Metabolism and toxicity of 2-methylpropene (isobutene)--a review.

Critical reviews in toxicology (1997-05-01)
M Cornet, V Rogiers

2-Methylpropene (MP) or isobutene is a gaseous chemical used on a large scale in the synthetic rubber industry. The present review covers the rather scarce literature on MP with respect to its metabolic fate and toxicity in laboratory animals and humans. It has been shown both in vivo and in vitro that MP is metabolized to the primary metabolite 2-methyl-1,2-epoxypropane (MEP) by rodent and human liver tissue. The formation of this reactive epoxide intermediate is catalyzed by CYP2E1, while epoxide hydrolase and glutathione S-transferase appear to be involved in its inactivation. In rats, the capacity to absorb and metabolize MP is saturable. MP is oxidized to compounds that are mainly excreted in urine. Data indicate that rodents can tolerate low levels of MP without apparent toxicity. The primary metabolite MEP, however, is able to produce genetic damage in both prokaryotic and eukaryotic cells in vitro. MP is thus not toxic per se but elicits metabolic activation to become potentially harmful. Consequently, the balance between formation and detoxification of MEP plays a key role in determining the potential toxicity of the parent compound. Obviously, further research, including repeated exposure toxicity studies, is required before an estimation of the risk for man can be made.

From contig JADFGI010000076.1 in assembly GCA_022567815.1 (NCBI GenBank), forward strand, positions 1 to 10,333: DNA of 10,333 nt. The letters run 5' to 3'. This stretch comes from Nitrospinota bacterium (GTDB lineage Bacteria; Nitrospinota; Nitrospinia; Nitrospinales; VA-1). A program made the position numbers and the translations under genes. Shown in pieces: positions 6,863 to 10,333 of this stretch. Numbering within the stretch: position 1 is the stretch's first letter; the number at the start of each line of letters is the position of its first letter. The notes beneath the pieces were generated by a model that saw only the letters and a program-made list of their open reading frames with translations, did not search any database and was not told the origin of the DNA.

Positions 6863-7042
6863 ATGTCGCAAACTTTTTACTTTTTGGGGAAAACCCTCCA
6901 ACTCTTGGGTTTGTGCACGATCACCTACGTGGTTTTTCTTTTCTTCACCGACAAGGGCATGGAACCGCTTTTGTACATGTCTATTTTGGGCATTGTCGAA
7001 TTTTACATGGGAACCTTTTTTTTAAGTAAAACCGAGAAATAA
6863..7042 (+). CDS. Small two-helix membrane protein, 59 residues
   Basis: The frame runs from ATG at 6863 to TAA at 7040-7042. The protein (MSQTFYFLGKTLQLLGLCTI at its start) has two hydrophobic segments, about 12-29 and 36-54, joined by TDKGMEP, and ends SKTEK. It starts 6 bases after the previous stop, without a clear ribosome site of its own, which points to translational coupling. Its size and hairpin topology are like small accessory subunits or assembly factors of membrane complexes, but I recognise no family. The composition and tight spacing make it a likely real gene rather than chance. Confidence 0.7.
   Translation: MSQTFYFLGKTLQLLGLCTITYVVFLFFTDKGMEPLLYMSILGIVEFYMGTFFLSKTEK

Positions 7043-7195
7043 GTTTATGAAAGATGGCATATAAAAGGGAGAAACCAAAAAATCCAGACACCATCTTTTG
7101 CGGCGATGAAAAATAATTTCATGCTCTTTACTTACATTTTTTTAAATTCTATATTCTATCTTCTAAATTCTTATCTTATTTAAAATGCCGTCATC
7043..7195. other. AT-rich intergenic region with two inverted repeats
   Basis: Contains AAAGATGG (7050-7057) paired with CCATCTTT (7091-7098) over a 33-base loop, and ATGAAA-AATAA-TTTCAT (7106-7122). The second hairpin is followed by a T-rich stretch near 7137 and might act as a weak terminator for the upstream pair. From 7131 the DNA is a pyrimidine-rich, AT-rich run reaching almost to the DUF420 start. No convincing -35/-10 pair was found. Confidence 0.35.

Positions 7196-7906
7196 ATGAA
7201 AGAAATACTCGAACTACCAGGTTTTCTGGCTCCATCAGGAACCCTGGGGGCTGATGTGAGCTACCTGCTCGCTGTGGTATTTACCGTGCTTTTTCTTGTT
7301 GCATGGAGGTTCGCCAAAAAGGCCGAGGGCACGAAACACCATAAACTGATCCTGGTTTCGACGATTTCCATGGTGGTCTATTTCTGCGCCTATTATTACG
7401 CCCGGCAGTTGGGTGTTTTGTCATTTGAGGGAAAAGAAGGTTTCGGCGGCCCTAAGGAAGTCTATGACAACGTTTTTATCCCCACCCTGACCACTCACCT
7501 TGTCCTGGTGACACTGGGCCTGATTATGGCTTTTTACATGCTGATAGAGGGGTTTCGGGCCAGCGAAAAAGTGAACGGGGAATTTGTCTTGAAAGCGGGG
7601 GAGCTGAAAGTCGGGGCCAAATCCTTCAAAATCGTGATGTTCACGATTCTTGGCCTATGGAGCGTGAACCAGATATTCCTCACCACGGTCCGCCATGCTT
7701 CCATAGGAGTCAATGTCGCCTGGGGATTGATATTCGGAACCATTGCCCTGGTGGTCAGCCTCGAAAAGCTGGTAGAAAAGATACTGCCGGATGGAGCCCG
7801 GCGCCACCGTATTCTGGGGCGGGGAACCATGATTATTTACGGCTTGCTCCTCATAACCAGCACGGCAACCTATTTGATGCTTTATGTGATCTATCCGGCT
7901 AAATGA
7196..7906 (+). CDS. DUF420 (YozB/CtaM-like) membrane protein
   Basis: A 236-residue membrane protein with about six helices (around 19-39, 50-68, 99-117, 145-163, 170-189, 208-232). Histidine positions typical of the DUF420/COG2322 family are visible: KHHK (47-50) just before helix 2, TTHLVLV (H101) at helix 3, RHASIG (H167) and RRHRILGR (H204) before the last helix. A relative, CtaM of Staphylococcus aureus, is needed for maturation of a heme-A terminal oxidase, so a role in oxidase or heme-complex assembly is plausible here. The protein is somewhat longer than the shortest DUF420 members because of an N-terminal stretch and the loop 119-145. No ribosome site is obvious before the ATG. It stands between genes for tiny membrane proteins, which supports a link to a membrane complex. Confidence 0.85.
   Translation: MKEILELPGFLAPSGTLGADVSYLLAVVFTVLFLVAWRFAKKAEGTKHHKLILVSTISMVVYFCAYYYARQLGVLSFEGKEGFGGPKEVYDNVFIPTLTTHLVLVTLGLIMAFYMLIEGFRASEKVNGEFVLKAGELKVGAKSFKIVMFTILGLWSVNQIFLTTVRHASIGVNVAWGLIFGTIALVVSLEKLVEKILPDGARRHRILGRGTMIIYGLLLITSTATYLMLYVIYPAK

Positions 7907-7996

Product Number
Product Description

1,2-Epoxy-2-methylpropane, 97%
2-Methylpropene, 99%